HAVERHILL — It’s been more than four years in the making and will likely have a critical impact on several major developments along the Merrimack River.
But city councilors still don’t know what kind of rules are going to be part of a special zone along the river being developed by Mayor James Fiorentini and the city’s planning office.
“We are basing the city’s future on the waterfront,” Councilor Colin LePage said at last night’s council meeting. “I know they are working on this and I know they need to get it right. But I was hoping to get an update and some idea of where we are going with this and when it’s going to be ready.”
LePage said the new zone is likely to impact a new development proposal by the owner of 85 Water St. to build 59 luxury condominiums at the site of the former Friend’s Landing nightclub, which was demolished in 2007.
“And then there’s the five buildings on Merrimack Street that have been sold in the last few months,” LePage said, referring to the Ocasio and Newman’s Furniture building, among others, that are being redeveloped by the affordable housing arm of the Boston Archdiocese and the Greater Haverhill Foundation, which owns the Woolworth building at the corner of Merrimack and Main streets.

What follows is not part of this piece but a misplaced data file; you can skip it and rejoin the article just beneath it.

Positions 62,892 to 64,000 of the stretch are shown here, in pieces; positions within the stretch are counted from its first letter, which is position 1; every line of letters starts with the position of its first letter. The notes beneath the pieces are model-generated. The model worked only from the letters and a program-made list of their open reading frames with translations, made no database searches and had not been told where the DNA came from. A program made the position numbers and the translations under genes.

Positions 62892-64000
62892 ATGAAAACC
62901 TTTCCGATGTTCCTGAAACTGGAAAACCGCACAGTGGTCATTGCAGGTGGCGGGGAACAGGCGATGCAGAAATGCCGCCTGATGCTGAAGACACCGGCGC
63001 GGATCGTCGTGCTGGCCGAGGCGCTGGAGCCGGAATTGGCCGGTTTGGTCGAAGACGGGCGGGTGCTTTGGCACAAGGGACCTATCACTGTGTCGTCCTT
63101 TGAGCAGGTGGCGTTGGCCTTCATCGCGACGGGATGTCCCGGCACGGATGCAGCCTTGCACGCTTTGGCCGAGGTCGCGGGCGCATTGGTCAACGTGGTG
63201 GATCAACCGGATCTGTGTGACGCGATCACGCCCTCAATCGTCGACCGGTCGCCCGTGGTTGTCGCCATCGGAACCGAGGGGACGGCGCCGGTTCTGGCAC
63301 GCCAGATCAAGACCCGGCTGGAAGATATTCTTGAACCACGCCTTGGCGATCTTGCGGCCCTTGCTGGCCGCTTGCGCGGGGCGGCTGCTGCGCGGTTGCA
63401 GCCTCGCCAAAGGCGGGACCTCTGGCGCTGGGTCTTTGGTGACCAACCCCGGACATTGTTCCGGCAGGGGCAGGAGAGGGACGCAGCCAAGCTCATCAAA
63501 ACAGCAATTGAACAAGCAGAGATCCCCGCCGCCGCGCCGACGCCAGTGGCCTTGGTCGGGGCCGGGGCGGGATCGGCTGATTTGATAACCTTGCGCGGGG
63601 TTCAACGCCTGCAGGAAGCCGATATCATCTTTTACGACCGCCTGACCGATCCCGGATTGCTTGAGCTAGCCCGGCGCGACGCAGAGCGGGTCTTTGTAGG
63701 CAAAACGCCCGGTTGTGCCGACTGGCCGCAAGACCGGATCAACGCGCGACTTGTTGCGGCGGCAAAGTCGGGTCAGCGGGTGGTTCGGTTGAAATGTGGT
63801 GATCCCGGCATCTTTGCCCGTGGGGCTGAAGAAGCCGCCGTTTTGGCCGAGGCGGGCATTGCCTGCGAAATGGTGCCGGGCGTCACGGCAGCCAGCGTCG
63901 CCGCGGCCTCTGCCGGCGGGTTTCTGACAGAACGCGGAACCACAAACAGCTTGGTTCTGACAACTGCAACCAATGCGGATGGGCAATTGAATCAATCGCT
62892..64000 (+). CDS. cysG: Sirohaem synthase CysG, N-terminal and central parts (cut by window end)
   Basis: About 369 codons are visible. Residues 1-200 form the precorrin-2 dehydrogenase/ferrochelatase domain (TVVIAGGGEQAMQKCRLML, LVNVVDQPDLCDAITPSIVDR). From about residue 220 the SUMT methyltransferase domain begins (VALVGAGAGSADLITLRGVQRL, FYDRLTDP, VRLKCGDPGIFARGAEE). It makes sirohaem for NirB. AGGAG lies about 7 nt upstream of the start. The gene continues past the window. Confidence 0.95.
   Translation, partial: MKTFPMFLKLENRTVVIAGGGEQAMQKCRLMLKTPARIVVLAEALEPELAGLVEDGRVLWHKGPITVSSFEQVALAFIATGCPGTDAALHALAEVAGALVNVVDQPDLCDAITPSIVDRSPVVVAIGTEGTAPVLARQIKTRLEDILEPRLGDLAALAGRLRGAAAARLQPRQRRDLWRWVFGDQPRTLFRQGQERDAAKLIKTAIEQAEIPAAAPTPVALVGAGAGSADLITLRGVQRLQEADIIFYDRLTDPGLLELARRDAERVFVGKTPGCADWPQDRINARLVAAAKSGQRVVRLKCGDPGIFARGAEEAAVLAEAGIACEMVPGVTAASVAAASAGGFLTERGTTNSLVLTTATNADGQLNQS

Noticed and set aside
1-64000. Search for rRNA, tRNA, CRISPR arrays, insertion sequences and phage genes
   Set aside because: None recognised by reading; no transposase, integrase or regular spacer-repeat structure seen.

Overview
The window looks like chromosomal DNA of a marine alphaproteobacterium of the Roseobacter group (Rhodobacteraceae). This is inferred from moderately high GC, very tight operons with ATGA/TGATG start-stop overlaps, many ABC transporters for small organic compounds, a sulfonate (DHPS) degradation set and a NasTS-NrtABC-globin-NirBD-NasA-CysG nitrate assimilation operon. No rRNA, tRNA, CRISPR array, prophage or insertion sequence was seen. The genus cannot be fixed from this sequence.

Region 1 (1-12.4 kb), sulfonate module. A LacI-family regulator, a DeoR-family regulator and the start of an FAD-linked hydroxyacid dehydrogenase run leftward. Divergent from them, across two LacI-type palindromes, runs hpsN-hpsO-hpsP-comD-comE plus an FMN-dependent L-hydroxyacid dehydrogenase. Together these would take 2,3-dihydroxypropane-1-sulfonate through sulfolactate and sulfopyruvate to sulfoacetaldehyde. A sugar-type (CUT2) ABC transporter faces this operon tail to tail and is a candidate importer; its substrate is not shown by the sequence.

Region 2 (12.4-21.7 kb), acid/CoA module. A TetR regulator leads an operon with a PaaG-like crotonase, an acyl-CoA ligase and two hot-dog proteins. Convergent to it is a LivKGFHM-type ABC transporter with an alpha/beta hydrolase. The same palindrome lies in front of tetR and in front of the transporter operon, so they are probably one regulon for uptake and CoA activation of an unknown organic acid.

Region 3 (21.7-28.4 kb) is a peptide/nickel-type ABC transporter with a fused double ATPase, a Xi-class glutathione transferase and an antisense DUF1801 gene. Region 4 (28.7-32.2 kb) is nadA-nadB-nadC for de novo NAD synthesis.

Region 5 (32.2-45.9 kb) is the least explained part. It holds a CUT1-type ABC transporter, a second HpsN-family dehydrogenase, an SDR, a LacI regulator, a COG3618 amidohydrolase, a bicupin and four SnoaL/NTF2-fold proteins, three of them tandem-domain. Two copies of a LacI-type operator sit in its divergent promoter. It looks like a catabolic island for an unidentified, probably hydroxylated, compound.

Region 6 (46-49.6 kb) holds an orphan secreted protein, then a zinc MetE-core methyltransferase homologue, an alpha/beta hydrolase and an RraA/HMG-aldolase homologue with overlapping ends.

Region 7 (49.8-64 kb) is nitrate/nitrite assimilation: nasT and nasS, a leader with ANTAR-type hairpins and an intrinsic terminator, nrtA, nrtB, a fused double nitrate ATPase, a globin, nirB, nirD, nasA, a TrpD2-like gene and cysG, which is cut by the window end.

The riverfront zone is also likely to impact several other high-profile, vacant properties, including the city-owned Ornstein Heel property, the Haverhill Paperboard site and a parcel once known as Hoyt and Worthen Tanning.
LePage, who asked for an update on the zoning plan, received a letter from Economic Development Director William Pillsbury that offered few details.
“Please be informed that this matter has been and is continuously being worked on by the mayor, city solicitor, planning director and many others in order to achieve the council’s stated request for a comprehensive review that goes well beyond the previous filed proposal,” Pillsbury said in a letter to the council. “Many meetings have been held with interested parties and property owners along the waterfront to ensure we have a proposed ordinance amendment that meets the test of being comprehensive and which thoroughly protects our greatest asset — the Merrimack River.”
Pillsbury’s letter concludes by stating the mayor expects to file the proposal in 30 days to begin “the zoning amendment process.”
In March, the mayor said his plan is to alter zoning for property along the river by creating seven separate zones, each with different rules aimed at encouraging specific uses.